• This complicated apparatus at Columbia University, produces the mysterious liquid by electrolysis. It was in this laboratory that “heavy water” was discovered six years ago

And here’s the current thinking, as per our friends at Wikipedia:

Effect on biological systems

Heavy water is the only known chemical substance that affects the period of circadian oscillations, consistently increasing the length of each cycle. The effect is seen in unicellular organisms, green plants, isopods, insects, birds, mice, and hamsters. The mechanism is unknown.

To perform their tasks, enzymes rely on their finely tuned networks of hydrogen bonds, both in the active center with their substrates, and outside the active center, to stabilize their tertiary structures. As a hydrogen bond with deuterium is slightly stronger than one involving ordinary hydrogen, in a highly deuterated environment, some normal reactions in cells are disrupted.

Plants stop growing and seeds do not germinate when given only heavy water, because heavy water stops eukaryotic cell division. With over 50% of deuterium in the water molecules, plants die. Experiments conducted by Skladnev, Mosin et al. show that microorganisms can live in 98% heavy water.

It has been proposed that low doses of heavy water can slow the aging process by helping the body resist oxidative damage via the isotope effect. A team at the Institute for the Biology of Ageing, located in Moscow, conducted an experiment to determine the effect of heavy water on longevity using fruit flies and found that while large amounts were deadly, smaller quantities increased lifespans by up to 30%.

I first came across this idea many years ago, in a the science fiction novel “The Time Masters” (1953) by Wilson Tucker.

This rather interesting novel starts out with a detective plot as the protagonist is hired to find the missing wife of a scientist. It quickly develops, however, that both the detective and the wife have a surprising, and extremely ancient, past. They are survivors of a spacecraft disaster thousands of years ago. The detective had come from a planet where heavy water was normal and without it he was prematurely aging – indeed, he was showing signs of age after a mere 10,000 years!

“It was a peculiar kind of water, natural enough if one remained on the island during his lifetime, but really quite rare if one visited the other islands and discovered how unusual it was. It was a water with certain, special qualities not found in very many other places that the ships visited. Hence, those ships must carry huge stores of it to enable them to make complete round-trip voyages without refilling the tanks. The water of the other worlds was drinkable in emergencies — yes, but it was water of a  drastically altered nature which failed to yield the mineral qualities necessary to sustain the lengthened life span. It was a poor substitute which, if one were forced to rely on it alone, would not sustain life the natural span. It was, in short, a thin liquid to prolong life a short while — nothing more. The natural water of the island on which one was bom and raised was needed for a healthy life.”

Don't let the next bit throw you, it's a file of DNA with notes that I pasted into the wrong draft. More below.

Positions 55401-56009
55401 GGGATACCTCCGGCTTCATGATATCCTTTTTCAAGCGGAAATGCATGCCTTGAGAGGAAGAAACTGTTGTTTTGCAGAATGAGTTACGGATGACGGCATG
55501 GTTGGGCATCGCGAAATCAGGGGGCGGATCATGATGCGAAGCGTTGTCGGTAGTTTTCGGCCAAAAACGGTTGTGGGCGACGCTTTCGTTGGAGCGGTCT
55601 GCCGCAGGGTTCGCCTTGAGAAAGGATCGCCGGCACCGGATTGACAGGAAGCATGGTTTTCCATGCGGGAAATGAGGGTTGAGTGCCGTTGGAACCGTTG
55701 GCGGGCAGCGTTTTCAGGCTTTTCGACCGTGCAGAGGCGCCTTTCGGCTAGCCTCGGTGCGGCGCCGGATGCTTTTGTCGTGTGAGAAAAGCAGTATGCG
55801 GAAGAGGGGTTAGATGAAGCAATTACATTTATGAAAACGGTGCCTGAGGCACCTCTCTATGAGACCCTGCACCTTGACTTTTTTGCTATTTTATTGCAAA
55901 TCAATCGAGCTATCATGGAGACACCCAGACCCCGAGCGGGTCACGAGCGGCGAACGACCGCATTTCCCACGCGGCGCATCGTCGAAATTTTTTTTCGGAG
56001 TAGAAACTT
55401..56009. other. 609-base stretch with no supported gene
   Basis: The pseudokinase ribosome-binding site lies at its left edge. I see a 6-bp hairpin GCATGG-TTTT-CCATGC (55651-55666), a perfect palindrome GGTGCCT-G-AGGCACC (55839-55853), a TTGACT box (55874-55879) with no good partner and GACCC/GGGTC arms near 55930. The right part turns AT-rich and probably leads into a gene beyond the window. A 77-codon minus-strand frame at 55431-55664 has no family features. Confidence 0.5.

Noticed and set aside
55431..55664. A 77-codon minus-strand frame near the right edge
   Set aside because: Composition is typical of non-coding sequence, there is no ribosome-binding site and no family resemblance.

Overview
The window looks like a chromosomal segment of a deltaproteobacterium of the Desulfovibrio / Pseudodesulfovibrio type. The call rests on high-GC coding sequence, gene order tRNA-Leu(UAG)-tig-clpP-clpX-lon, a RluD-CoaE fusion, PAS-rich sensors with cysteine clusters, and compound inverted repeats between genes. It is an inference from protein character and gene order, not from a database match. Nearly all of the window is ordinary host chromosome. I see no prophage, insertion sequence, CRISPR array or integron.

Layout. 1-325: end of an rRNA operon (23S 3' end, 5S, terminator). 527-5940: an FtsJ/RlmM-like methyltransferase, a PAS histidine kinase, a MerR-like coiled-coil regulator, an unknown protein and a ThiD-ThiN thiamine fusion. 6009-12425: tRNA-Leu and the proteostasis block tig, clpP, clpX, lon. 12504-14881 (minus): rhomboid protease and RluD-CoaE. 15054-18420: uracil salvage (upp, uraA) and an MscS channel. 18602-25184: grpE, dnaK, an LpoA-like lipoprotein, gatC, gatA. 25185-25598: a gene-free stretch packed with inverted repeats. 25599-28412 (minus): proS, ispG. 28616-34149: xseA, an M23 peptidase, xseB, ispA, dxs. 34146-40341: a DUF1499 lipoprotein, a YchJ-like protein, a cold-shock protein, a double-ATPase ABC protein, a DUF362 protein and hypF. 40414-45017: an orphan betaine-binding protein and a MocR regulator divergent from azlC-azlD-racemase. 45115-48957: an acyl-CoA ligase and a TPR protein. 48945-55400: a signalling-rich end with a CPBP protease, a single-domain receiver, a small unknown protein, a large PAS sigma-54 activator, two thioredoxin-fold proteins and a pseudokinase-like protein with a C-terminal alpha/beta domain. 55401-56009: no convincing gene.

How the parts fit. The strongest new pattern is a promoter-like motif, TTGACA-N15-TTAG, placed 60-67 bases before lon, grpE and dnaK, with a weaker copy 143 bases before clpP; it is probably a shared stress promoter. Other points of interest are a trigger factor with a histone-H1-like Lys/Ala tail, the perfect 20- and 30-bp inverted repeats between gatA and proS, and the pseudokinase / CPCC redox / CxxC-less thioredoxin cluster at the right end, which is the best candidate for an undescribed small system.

The girl had been sitting very quietly, listening to his voice and watching his profile against the nickering fire-light. Now she said, “So Gilgamesh became a sailor. Despite the dangers to the mariner, despite the need for the peculiar water of his home world, he became a sailor. And he was shipwrecked.”

Two Adventures from the 1960s

27 Sep

Here’s a couple of old fashioned science fiction novels from the heyday of Poul Anderson – spaceships and interesting aliens.  Be warned, I’m an engineer and that shows in my choice of extracts. There’s also plenty of lively dialog in these stories, and interesting characters.

The Star Fox (1965)

One of my all time favourites, the story concerns an industrialist (Gunnar Heim) financing and then commanding an armed privateer to harass an alien species which has conquered a human populated world. The Earth government is dead set on appeasement and refuses to accept that there are any human survivors on the world so it’s somewhat of  a ‘man of honour doing what he must’ story. There’s actually relatively little combat but plenty of action, especially during a trek across the ruined landscape of a hydrogen atmosphere world, fighting off a walking forest and ancient sentinel robots. The alien Aleriona, exemplified by Cynbe ru Taren (‘Intellect master of the garden of war‘)  are also nicely drawn, an ancient race who distrust humans because we’ve developed so fast.

A ship raised from the planet. Forces pulsed in her gravitrons, meshed with the interwoven fields of the cosmos, drove her out at ever-mounting speed. As Aurore fell behind, space grew less distorted by the star’s mass. She would soon reach a point where the metric approximated a straight line so nearly that it was safe to draw the forces entirely around her, cut off that induction effect known as inertia, and outpace light.

A million kilometers away. Fox II observed her:  saw by visible light and infrared, felt with a ghostly quickly-brushing whisker of radar, heard faint ripples of her drive in space, snuffed the neutrinos from her engines, and came to carnivore alertness.